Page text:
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Eur Respir J. 2002 Mar;19(3):534-7.

Free, soluble interleukin-17 protein during severe inflammation in human airways.

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1
Dept of Respiratory Medicine and Allergology, Göteborg University, Gothenburg, Sweden.

Abstract

Studies in rodents indicate that the cytokine, interleukin (IL)-17, links the activation of T-lymphocytes to neutrophilic inflammation. The aim of the current study was to determine whether free, soluble IL-17 protein can be released during severe inflammation in human airways. Fifteen healthy subjects were exposed to a swine confinement in order to induce severe inflammation characterized by high neutrophil numbers in the airways. Bronchoalveolar lavage (BAL) fluid was harvested 2 weeks prior to and 24 h after this exposure and the concentration of IL-17 protein was measured using an enzyme-linked immunosorbent assay. Total and cell differential counts were also performed in BAL fluid. Prior to exposure to the swine confinement, the concentration of IL-17 in BAL fluid was low (<7.8 pg x mL(-1)) in 14 out of 15 subjects. However, exposure to the swine confinement caused an increase in IL-17 in 13 out of 15 subjects (median IL-17 concentration of 26.9 pg x mL(-1)). This exposure also caused a 51-fold increase in the concentration of neutrophils in BAL fluid. To conclude, free, soluble interleukin-17 protein can be released during severe inflammation characterized by high neutrophil numbers in human airways. The significance of interleukin-17 in inflammatory airway diseases therefore deserves further evaluation.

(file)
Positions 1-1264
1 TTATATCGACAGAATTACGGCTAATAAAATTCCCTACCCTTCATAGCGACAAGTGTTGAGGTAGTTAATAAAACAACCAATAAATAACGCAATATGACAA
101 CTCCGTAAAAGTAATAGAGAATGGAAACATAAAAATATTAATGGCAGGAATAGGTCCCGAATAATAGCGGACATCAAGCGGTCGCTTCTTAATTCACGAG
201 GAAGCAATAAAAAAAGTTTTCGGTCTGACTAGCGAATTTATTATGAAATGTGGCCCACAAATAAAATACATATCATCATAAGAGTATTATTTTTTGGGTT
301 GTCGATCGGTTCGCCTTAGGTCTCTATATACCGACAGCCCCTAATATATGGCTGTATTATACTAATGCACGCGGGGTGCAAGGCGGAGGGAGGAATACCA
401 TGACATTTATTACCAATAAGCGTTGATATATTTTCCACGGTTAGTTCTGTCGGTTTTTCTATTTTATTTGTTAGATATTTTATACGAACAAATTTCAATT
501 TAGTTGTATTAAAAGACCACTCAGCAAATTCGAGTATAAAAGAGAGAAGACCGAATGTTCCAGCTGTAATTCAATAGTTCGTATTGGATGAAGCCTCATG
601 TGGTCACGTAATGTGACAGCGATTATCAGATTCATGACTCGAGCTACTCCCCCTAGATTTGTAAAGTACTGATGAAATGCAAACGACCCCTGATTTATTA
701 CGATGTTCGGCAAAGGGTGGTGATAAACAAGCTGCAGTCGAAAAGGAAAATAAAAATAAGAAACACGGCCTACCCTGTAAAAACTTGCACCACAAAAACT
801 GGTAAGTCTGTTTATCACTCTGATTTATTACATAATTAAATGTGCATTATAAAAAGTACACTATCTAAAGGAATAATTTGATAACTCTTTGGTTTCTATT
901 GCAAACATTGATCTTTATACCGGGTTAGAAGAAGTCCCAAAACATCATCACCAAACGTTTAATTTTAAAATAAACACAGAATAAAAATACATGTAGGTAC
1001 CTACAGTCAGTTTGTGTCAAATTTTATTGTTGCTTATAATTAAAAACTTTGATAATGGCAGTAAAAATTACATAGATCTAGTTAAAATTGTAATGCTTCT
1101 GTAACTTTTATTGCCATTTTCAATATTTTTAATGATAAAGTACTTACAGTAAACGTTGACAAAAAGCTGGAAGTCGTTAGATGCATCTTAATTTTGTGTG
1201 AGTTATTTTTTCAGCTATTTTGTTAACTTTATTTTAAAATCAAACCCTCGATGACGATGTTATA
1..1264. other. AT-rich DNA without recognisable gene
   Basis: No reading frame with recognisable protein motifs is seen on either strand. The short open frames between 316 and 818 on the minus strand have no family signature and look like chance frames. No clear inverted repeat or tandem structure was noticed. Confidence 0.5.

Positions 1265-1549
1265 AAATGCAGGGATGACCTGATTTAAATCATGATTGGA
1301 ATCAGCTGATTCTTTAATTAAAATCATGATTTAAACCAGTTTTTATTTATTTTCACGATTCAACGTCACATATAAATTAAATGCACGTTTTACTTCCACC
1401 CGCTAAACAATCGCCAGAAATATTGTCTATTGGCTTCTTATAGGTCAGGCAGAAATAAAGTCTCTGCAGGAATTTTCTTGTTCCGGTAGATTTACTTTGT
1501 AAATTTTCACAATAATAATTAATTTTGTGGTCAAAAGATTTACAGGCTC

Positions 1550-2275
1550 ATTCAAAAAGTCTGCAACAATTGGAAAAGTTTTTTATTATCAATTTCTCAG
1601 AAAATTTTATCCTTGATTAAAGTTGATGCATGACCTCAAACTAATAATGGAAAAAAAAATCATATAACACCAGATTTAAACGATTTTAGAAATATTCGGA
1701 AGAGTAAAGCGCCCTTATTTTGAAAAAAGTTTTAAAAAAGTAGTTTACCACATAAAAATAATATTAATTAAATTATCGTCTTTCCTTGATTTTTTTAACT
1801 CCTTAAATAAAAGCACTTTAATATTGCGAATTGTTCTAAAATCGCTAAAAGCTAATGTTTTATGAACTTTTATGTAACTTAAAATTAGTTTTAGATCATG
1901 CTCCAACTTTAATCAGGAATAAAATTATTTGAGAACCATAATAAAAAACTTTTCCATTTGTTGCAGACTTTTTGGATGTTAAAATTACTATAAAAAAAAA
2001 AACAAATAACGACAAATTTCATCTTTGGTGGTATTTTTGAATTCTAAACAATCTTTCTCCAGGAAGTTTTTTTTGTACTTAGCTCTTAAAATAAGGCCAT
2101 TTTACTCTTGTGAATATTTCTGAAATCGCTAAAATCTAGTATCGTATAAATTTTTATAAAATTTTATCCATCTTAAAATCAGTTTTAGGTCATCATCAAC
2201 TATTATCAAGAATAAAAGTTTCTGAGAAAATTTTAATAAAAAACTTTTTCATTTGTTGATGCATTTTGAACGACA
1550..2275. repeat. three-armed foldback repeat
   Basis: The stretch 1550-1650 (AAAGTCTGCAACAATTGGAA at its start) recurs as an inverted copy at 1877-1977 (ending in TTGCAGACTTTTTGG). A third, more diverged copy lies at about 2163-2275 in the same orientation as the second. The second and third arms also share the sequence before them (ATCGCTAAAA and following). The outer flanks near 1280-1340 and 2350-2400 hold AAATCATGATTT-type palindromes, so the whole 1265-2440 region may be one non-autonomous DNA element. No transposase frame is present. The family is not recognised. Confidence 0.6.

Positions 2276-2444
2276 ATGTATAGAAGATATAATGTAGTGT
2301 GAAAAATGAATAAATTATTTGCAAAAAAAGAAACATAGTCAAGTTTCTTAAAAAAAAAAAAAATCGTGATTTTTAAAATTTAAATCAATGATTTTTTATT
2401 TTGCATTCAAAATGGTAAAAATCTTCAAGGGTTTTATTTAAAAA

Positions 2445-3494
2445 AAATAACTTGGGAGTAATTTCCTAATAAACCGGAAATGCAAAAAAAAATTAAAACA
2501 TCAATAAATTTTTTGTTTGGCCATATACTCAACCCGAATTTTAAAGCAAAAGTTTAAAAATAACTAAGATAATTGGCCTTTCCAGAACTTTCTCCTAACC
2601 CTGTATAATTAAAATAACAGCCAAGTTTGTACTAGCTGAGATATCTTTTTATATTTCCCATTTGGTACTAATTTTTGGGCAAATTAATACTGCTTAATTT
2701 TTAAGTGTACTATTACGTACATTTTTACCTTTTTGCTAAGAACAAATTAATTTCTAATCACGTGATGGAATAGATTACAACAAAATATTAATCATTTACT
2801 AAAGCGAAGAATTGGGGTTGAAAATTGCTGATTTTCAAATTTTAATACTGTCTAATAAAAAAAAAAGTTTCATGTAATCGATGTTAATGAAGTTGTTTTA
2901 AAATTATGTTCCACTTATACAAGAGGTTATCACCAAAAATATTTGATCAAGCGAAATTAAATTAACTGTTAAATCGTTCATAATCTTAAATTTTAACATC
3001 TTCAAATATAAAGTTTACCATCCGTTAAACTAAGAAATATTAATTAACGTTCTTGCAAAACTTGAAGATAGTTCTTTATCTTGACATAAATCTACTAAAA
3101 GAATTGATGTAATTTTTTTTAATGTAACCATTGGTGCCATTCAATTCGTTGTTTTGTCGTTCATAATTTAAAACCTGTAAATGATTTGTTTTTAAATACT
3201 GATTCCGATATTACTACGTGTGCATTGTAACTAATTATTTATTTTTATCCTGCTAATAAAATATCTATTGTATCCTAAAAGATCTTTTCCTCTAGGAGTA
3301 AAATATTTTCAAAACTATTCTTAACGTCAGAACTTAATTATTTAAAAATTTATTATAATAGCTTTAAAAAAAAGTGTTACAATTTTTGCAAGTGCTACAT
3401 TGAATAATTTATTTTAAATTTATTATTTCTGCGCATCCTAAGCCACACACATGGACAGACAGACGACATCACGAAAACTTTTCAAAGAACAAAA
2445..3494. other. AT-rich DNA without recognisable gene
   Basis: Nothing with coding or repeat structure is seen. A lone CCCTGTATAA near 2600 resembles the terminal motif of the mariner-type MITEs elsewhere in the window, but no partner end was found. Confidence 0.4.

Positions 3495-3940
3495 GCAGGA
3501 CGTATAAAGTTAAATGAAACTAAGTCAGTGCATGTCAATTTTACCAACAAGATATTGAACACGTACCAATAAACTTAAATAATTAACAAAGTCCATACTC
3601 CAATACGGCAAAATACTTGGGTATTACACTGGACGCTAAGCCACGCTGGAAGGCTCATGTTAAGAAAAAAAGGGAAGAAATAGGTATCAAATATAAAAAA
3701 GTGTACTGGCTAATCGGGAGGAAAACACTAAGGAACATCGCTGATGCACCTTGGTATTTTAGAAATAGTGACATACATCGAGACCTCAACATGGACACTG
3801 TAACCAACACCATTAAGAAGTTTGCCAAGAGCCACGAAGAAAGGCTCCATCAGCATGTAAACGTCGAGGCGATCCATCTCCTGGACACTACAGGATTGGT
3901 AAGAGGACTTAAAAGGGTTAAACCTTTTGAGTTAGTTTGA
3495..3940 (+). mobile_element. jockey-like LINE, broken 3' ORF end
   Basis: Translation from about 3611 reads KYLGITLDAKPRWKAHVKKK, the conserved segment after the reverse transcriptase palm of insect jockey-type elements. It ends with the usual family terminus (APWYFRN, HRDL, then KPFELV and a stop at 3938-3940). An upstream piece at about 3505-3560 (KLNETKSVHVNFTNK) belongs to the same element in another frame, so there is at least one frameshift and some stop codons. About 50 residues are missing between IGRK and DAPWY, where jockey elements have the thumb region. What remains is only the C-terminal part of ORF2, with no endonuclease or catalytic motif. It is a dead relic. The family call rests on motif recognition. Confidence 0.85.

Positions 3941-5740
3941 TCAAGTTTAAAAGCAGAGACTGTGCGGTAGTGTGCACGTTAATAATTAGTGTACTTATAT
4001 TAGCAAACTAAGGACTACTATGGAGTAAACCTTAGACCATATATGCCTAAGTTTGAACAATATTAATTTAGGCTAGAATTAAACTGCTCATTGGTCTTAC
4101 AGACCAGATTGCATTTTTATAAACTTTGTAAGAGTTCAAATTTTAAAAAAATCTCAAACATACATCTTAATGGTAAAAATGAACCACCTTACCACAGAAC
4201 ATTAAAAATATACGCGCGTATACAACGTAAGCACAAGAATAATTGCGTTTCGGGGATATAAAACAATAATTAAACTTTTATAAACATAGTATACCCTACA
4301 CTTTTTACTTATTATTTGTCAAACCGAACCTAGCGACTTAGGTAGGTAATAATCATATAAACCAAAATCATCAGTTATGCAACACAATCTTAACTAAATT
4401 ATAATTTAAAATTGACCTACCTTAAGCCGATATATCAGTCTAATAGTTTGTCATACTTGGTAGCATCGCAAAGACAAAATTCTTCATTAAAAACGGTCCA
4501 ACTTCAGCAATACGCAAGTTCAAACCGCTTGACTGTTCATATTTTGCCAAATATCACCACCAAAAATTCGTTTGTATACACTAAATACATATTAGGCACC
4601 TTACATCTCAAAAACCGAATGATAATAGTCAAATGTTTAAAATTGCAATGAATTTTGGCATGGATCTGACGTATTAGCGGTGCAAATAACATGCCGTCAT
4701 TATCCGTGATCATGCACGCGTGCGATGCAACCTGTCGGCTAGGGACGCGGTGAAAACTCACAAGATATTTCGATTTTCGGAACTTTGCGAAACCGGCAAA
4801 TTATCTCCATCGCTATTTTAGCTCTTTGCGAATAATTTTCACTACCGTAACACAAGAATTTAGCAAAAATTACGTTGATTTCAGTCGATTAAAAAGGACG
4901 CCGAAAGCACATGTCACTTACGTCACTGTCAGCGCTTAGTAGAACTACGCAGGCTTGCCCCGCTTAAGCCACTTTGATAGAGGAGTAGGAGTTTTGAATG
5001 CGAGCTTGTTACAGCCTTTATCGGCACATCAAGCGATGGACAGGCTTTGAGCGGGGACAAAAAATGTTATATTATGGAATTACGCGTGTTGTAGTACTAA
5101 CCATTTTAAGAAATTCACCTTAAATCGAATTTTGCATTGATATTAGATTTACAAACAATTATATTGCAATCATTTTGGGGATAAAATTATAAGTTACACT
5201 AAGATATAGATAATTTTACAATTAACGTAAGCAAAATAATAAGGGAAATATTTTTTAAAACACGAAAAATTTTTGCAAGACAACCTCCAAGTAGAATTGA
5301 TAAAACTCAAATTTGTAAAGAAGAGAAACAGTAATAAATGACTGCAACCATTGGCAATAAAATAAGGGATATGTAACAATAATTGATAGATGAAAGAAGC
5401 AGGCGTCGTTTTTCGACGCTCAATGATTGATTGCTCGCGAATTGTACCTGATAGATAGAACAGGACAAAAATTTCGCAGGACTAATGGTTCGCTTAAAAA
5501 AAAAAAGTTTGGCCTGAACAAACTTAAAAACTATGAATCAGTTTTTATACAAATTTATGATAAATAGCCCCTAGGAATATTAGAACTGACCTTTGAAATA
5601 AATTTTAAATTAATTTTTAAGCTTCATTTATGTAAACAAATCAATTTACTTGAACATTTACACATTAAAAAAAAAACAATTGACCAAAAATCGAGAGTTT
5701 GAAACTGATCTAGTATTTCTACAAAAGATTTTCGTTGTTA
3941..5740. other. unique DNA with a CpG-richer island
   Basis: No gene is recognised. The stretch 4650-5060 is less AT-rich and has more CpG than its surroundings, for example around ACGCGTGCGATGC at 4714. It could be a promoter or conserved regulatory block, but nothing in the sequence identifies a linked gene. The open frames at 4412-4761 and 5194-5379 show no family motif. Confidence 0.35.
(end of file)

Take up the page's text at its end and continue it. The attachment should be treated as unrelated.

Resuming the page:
PMID:
11936535
[Indexed for MEDLINE]
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